Dentist charged with health care fraud sentenced to 4 1/2 years in prison

Charmoli purposefully damaged patients’ teeth to get insurance coverage

Last updated on July 21st, 2022 at 11:35 am

Scott Charmoli, a Grafton resident who worked as a dentist at a practice in the Washington County village of Jackson has been sentenced to 4 1/2 years in prison for purposefully damaging the teeth of several patients during hundreds of crown procedures. He was also ordered to pay over $1 million in forfeiture.

Charmoli previously practiced at Jackson Family Dentistry. He worked in the community for over 28 years. He was the sole owner and dentist working at the business. Charmoli was first indicted on charges of health care fraud and false statements relating to health care matters in December 2020.

In 2015, Charmoli began his scheme to defraud dental insurance companies into paying for unnecessary crown procedures. He “aggressively” sold crowns to patients and then intentionally broke their teeth with his drill to have insurance companies pay for the crowns, according to a press release from the U.S. Department of Justice.

Evidence at trial showed that Charmoli performed far more crowns than most dentists in Wisconsin, ranking in, or above, the 95th percentile of crowns performed each year from 2016 to 2019.

The evidence also showed that Charmoli billed over $4.2 million for crown procedures between 2016 and 2019 and that he performed more than 700 crowns each year from 2015 to 2019. In 2015 and 2016, Charmoli performed over 1,000 crown procedures.

In addition to submitting x-rays to insurance companies of damage he had caused, Charmoli made false statements to dental insurers when they denied initial claims for crown coverage.

“Mr. Charmoli abused a position of trust and lied to his patients and their insurers simply to line his own pockets,” said Richard Frohling, United States attorney for the Eastern District of Wisconsin. “Despite already having many advantages in life, Mr. Charmoli simply wanted more, and he was willing to harm his patients physically, emotionally, and financially to fund his lifestyle. I commend the hard work of the FBI agents and the trial team in pursuing justice for the victims in this case.”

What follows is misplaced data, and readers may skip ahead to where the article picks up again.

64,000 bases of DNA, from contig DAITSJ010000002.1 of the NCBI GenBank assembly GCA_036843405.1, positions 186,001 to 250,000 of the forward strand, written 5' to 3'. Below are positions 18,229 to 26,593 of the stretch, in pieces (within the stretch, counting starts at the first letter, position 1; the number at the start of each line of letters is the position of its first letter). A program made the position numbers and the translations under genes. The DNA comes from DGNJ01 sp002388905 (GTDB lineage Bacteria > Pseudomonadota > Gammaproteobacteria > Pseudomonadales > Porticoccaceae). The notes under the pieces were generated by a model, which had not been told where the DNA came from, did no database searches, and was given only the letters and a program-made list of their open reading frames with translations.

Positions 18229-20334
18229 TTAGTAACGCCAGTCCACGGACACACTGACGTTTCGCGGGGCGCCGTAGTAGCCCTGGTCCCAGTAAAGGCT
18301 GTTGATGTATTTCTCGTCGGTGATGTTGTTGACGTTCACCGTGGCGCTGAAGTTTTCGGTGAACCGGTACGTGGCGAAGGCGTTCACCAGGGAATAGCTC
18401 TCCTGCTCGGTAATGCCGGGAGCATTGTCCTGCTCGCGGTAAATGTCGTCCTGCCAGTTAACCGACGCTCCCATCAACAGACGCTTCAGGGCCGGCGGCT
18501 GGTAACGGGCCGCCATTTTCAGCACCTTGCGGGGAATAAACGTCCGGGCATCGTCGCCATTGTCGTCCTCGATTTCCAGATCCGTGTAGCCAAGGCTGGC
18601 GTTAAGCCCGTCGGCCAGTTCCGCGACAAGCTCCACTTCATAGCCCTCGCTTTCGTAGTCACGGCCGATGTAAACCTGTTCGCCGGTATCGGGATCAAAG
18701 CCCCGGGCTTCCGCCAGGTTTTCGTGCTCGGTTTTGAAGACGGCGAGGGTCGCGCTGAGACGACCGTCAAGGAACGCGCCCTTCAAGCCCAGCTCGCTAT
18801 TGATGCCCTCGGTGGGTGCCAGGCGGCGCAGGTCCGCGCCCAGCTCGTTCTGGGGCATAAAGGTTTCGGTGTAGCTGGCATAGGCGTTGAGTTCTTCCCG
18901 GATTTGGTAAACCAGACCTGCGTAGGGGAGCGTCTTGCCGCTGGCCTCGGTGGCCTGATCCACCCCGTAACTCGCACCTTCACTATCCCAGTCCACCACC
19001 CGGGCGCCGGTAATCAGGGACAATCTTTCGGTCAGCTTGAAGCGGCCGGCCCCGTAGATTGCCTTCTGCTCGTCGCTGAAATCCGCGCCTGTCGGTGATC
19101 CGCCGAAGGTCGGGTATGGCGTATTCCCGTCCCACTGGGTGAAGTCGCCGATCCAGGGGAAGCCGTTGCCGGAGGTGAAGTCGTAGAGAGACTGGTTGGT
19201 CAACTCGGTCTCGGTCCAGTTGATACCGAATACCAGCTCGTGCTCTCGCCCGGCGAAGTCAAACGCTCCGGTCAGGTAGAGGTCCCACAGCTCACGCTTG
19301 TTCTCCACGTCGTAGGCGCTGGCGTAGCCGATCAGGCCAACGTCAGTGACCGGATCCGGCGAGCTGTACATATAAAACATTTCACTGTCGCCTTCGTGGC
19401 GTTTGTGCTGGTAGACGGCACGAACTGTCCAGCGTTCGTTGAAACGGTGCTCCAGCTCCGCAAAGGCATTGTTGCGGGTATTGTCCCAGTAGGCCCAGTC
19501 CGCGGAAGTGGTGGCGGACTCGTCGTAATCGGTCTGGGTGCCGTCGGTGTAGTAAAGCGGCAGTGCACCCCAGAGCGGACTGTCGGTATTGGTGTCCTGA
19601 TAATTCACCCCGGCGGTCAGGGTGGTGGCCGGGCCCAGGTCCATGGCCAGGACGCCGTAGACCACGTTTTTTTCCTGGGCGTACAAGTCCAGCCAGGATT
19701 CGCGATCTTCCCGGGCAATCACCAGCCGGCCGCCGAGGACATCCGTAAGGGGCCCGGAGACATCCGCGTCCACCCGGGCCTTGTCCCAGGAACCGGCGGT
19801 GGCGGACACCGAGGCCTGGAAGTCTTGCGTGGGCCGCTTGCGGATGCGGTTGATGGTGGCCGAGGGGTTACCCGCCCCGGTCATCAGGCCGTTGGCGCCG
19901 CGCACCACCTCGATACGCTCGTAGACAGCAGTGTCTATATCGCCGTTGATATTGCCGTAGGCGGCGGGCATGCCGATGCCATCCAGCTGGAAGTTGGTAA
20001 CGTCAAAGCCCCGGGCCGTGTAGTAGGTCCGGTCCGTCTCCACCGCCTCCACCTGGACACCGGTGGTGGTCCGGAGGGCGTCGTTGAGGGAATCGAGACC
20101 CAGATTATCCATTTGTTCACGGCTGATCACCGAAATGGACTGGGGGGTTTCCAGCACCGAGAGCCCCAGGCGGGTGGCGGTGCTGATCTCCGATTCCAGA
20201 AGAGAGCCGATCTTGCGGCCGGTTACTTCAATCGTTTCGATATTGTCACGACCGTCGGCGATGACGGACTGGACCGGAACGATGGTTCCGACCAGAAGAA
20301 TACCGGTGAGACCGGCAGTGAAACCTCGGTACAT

As part of his sentence, Charmoli has already been ordered to pay $1,043,229.31 in forfeiture. He will also be responsible for reimbursing insurance companies and patients who received fraudulent crowns for their out-of-pocket expenses. U.S. District Court Judge Lynn Adelman will determine the final amount of restitution owed within 90 days. Charmoli is also the subject of several malpractice lawsuits brought by former patients.

“Health care fraud remains a top priority for the FBI due to the negative effects it has on our community,” said Michael E. Hensle, special agent in charge of the FBI’s Milwaukee field office. “Not only do health care fraud schemes like this cost the U.S. taxpayers through increased health insurance premiums and greater out-of-pocket expenses, they also cause unnecessary pain and suffering to those who seek the assistance of trusted health care professionals.”

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Ashley covers startups, technology and manufacturing for BizTimes. She was previously the managing editor of the News Graphic and Washington County Daily News. In past reporting roles, covering education at The Waukesha Freeman, she received several WNA awards. She is a UWM graduate. In her free time, Ashley enjoys watching independent films, tackling a new recipe in the kitchen and reading a good book.

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